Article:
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WASHINGTON (CAP) - Female comic book characters tend to have much larger breasts than real-life women, according to a new study out of the Pew Research Center.
The study, which looked "very closely" at more than 100 female superheroines and sidekicks, found the average character's cup size to be closer to 38DD than to the national average of 36C, says Dr. Francis Spitznagel of the Pew Center.
"Our team of 24 researchers spent close to six months comparing color drawings of female comic book characters with photographs of human models dressed in Spandex bodysuits similar to what you might find in a comic book," explained Spitznagel. "The findings were very curious."
Spitznagel pointed out that his researchers found characters like Ms. Marvel, Dawn and of course Wonder Woman to be "improbably busty," to the point where, if they actually existed, their prodigious bosoms might actually interfere with their ability to fight crime.
"Our researchers would carefully measure the breasts of the characters using an adjustable utility micrometer," explained Spitnagel. "They would then do the same for the female models and compare the results."
The work was fairly grueling, said Spitznagel.
"Typically we would have a team of six working for about 20 minutes before they would have to take a break and be relieved by another team," he continued. "Usually they'd each go off by themselves for a few minutes of alone time and come back much more refreshed."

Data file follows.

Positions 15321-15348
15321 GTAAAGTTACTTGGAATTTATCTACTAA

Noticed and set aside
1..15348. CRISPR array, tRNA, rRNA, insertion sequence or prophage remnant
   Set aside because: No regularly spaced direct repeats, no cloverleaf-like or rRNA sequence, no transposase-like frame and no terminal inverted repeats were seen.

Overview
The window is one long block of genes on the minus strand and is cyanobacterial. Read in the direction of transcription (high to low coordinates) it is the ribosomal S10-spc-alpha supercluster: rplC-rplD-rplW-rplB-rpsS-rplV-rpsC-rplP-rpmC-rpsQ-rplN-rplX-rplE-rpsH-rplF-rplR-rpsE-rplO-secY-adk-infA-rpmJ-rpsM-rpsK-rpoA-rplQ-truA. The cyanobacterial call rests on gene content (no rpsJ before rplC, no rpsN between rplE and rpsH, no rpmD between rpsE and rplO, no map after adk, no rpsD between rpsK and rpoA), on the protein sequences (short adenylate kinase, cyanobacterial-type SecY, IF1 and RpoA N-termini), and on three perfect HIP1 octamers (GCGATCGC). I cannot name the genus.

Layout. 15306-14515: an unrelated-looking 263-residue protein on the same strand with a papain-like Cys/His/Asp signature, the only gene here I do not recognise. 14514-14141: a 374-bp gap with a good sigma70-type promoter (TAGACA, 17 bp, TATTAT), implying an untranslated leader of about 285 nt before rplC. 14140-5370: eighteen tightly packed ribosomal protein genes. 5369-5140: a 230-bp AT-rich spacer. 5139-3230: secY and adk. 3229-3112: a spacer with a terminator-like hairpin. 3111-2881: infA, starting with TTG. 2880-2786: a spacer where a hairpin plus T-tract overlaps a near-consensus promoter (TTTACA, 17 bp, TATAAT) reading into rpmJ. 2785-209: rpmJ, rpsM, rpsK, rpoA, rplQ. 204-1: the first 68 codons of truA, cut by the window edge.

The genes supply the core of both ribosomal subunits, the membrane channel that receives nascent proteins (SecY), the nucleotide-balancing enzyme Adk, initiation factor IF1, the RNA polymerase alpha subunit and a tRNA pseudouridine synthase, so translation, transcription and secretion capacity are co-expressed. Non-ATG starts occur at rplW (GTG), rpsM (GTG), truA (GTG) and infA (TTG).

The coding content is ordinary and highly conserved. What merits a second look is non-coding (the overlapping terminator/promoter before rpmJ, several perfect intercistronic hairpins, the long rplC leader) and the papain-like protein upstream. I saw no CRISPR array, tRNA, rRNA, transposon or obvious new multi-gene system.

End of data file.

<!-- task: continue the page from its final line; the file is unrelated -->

He continued, "We originally thought we'd only need six or seven researchers, but in retrospect it's probably a good thing that everyone insisted on volunteering."
The results have raised concerns among some who cite them as proof that comic books are promoting unrealistic body image. "How can a girl compare with a She-Hulk or an Emma Frost, or even a Mary Jane Watson?" asked Darlene Fortenski of Mothers Against Everything (MAE). "Why can't comic book characters look more like regular women, like maybe that nice Janeane Garofalo? She's so funny."
And some thought the study should have gone even further. "I recognize there might be a problem with women in these comic magazines, but what about the men?" asked James Dobson, founder of Focus on the Family, Inc. "Like that Mighty Thor, with his long blond hair and bulging pectoral muscles and tight leggings - and the way he lets that massive hammer dangle wherever he goes..."
Dobson then excused himself, citing the need for some alone time.
Spitznagel pointed out, meanwhile, that there might be some follow-up studies, based on the reaction from the public and the enthusiasm of his research team.
"In fact, we have a group right now doing an in-depth study involving life-size blowups of Power Girl comic books," he said, pointing out a team of researchers dressed in shin-length raincoats.
- CAP News Staff